There are seven native plant kits available -- Butterfly/Bird, Prairie, Prairie Grass, Pollinator, Shade, Rain Garden and Wetland kits. Each kit contains 50 native plugs and is suitable for covering about 100 square feet. Kits are $140 each and are shipped directly to the address on the order.

Order deadline is July 17, with kits being shipped the week after Labor Day. Planting in the fall is recommended as it gives the plants nine months to establish their root system.

Did you know that native plants are important to incorporate into your landscape? It turns out that they provide food and shelter for our important pollinators and other beneficial bugs. They are adapted to our local climate, so they don’t need excess watering (beyond their initial planting) or any fertilizing. Native plants can have root systems up to 15 feet, which is great for the soil in preventing erosion and holding in stormwater.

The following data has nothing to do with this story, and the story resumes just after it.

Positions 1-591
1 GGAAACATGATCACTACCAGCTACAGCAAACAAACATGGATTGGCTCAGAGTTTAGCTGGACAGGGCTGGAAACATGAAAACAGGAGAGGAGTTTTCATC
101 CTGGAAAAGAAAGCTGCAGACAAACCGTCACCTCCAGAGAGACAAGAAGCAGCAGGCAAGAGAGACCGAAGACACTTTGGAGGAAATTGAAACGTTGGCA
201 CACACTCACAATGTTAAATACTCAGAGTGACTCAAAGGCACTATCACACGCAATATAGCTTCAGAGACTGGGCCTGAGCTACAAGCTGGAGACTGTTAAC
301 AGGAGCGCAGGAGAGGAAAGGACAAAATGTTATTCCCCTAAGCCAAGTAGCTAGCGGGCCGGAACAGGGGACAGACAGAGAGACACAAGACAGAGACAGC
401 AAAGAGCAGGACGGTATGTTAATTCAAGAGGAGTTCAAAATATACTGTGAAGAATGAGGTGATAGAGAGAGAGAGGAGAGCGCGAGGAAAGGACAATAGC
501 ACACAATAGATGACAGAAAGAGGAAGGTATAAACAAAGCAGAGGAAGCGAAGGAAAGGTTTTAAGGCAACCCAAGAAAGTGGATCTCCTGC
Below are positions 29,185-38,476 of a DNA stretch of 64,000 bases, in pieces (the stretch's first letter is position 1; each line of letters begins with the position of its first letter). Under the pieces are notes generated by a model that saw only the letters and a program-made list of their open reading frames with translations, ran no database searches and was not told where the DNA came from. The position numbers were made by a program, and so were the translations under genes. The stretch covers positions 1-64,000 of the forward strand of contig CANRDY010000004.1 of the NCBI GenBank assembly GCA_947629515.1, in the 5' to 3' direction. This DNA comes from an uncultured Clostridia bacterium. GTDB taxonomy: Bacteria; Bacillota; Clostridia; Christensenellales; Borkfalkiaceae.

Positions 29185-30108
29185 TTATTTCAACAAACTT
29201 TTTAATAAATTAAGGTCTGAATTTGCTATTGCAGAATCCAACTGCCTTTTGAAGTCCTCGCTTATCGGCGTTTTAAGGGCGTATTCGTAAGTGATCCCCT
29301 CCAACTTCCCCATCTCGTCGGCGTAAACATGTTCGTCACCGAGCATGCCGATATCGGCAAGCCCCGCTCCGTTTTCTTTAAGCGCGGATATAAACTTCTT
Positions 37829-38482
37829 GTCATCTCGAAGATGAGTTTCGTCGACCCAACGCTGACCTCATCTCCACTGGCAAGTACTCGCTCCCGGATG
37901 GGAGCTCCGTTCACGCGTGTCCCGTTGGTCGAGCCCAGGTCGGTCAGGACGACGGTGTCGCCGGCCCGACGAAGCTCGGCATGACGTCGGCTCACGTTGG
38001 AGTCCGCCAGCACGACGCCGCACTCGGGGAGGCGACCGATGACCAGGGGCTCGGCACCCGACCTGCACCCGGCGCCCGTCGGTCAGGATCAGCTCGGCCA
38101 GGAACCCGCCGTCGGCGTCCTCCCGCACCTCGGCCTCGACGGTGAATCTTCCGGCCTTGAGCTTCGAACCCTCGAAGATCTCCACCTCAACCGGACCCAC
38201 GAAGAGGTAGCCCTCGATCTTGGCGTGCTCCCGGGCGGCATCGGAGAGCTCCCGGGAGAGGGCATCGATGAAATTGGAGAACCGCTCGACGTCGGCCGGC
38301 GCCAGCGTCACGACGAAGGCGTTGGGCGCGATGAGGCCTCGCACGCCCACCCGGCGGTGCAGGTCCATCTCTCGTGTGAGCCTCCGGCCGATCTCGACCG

To order, visit cuyahogaswcd.org, then click on “Native Seeds” and “Plant Kit Sales.”

The Cuyahoga Soil & Water Conservation District’s mission, in case you’re wondering, is to implement programs and practices that protect and restore healthy soil and water resources.

College news: Here is our weekly roundup of local students and their collegiate activities.

We start with Hiram College, right here in Ohio, where Cleveland Heights resident Aliyah Benson made the dean’s list for the spring semester.

Over in Newark, Del., at the University of Delaware, Shaker Heights’ own Muizz Hassanali and Elise LaFramboise earned dean’s list honors.

And, from Lexington, Ky., we get word that Shaker Heights’ Nahjae Doucet, a psychology major, made the University of Kentucky’s spring semester dean’s list.

Making permitting easier: The city of Cleveland Heights has added a 24-7 drop-off option on the circular drive in front of city hall to help keep people safe, and to make doing business with the city a little easier.